A resolution from the Anglican Consultative Council welcoming an agreed Roman Catholic-Lutheran declaration on justification will feature at a service in Westminster Abbey October 31. The service will mark the 500th anniversary of Martin Luther nailing his 95 theses, critical of Catholic teaching on justification, to the door of All Saints’ Church – the Schlosskirche – in Wittenberg, Germany.
Luther’s actions kick-started the Reformation, and led to bloody and violent actions and counter-actions between Roman Catholics and Christians in the newer Lutheran and other Protestant churches which emerged as the Catholic monopoly in Europe came to an end.
After extensive ecumenical dialogue between the Pontifical Council for Promoting Christian Unity and the Lutheran World Federation, a Joint Declaration on the Doctrine of Justification was agreed in 1999. In it, the two Churches state that they now share “a common understanding of our justification by God’s grace through faith in Christ.” The agreement paved the way for a closer relationship between Catholics and Lutherans, culminating in Pope Francis’ participation in a service in Malmö, Sweden, last year at the start of a year of activities to mark the 500th anniversary of the Reformation.
The pivotal Joint Declaration was adopted by the World Methodist Council in July 2006 and by the World Communion of Reformed Churches in July this year.
In April 2016, the Anglican Consultative Council, at their meeting in Lusaka, Zambia, “welcomed and affirmed” the substance of the Joint Declaration. In a resolution, the ACC said that it “recognises that Anglicans and Lutherans share a common understanding of God’s justifying grace . . . that we are accounted righteous and are made righteous before God only by grace through faith because of the merits of our Lord and Saviour Jesus Christ, and not on account of our works or merits.”
The resolution went on to recognise “that in 1986 the Anglican-Roman Catholic International Commission (ARCIC) produced a statement Salvation and the Church, which observed that our two Communions are agreed on the essential aspects of the doctrine of salvation and on the Church’s role within it.”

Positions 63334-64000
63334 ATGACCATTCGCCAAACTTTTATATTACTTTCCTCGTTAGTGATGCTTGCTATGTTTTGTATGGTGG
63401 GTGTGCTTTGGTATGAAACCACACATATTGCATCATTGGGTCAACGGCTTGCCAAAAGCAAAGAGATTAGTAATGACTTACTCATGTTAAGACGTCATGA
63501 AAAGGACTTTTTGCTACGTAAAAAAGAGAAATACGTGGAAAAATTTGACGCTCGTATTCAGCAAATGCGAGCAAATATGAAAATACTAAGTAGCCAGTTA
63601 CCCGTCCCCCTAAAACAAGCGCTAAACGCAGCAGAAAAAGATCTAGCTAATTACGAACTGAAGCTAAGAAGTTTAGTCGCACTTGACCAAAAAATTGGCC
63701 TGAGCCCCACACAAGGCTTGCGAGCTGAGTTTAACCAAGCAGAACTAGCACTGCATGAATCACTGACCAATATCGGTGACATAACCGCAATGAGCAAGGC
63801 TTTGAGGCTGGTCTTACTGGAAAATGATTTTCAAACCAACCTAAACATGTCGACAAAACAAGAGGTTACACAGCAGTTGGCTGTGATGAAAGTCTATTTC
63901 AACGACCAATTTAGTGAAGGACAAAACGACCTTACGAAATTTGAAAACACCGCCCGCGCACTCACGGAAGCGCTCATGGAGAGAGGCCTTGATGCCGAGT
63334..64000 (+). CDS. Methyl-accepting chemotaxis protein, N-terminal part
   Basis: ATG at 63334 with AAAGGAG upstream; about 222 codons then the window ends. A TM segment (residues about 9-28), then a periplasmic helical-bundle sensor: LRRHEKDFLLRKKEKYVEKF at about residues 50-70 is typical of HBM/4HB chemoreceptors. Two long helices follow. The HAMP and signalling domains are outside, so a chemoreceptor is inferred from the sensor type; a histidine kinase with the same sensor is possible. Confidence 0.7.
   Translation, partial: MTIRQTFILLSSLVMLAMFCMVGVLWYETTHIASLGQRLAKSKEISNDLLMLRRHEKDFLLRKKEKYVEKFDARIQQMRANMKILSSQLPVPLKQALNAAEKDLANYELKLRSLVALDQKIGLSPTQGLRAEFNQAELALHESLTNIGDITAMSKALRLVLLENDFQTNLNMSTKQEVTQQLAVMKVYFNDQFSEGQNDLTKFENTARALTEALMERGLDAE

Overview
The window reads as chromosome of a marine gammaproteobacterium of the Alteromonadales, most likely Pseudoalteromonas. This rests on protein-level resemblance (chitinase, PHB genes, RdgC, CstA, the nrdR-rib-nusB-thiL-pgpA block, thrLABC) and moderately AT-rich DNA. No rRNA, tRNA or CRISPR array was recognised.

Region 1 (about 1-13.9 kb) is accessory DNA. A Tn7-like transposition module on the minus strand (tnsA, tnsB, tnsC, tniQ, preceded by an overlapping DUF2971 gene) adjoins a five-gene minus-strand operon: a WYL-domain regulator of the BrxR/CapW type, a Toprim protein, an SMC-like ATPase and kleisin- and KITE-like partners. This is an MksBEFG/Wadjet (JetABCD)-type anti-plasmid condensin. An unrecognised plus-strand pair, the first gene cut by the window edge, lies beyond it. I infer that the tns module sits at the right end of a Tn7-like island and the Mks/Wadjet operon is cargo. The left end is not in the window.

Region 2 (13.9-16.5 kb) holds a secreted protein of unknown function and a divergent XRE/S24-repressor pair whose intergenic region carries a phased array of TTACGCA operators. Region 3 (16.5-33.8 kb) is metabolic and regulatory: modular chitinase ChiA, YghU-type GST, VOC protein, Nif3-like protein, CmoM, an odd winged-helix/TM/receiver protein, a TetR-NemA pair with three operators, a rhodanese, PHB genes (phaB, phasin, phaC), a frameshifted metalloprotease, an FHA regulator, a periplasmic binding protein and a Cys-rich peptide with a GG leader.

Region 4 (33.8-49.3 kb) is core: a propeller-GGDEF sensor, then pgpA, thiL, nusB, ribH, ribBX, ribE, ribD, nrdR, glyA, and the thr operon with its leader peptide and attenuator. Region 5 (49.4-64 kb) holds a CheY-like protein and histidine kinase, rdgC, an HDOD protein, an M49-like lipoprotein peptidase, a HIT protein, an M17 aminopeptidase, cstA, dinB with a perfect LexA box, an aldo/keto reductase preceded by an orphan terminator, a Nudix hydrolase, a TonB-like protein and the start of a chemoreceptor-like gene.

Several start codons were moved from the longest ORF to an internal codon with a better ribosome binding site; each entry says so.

In February, the Church of England’s General Synod noted the ACC resolution when it approved a motion welcoming “signs of convergence between the churches on the doctrine of salvation.” The synod commented initiatives taking place to mark the anniversary “to foster mutual understanding and reconciliation between churches, for the sake of our deeper renewal in the grace of God and our ability to share the gospel of salvation with all the world.”
At next week’s Westminster Abbey service, the Archbishop of Canterbury will present copies of the ACC resolution to the Roman Catholic Church and the Lutheran World Federation.
“The Joint Declaration was a historic breakthrough in overcoming the divisions that emerged from the Reformation through a fresh statement of its key concern, how sinners can be put right with God and empowered to live in a new way,” the Bishop of Coventry, Christopher Cocksworth, said. “The good news of forgiveness and freedom through Jesus Christ is what unites us as Christians. It’s the word of grace and hope that – together – we want to share with all the world.”
The Anglican Communion’s director of unity, faith and order, Canon John Gibaut, said: “In our separate bilateral dialogues with both the Catholic Church and the communion of churches in the Lutheran World Federation, Anglicans have explored the questions of justification, and are agreed on the essential aspects of our salvation in Christ.
“During the historic 2017 anniversary, Anglicans rejoice in the extraordinary achievement that the Joint Declaration on the Doctrine of Justification represents as a sign of healing after 500 years of division.”
The Archbishop of Canterbury will preach the sermon at the October 31 service, which will be led by the Dean of Westminster, John Hall. It has been organised with the Council of Lutheran Churches in the U.K. A new anthem, commissioned for the occasion from Danish composer Bent Sørensen, will be performed by the Westminster Abbey Special Service Choir.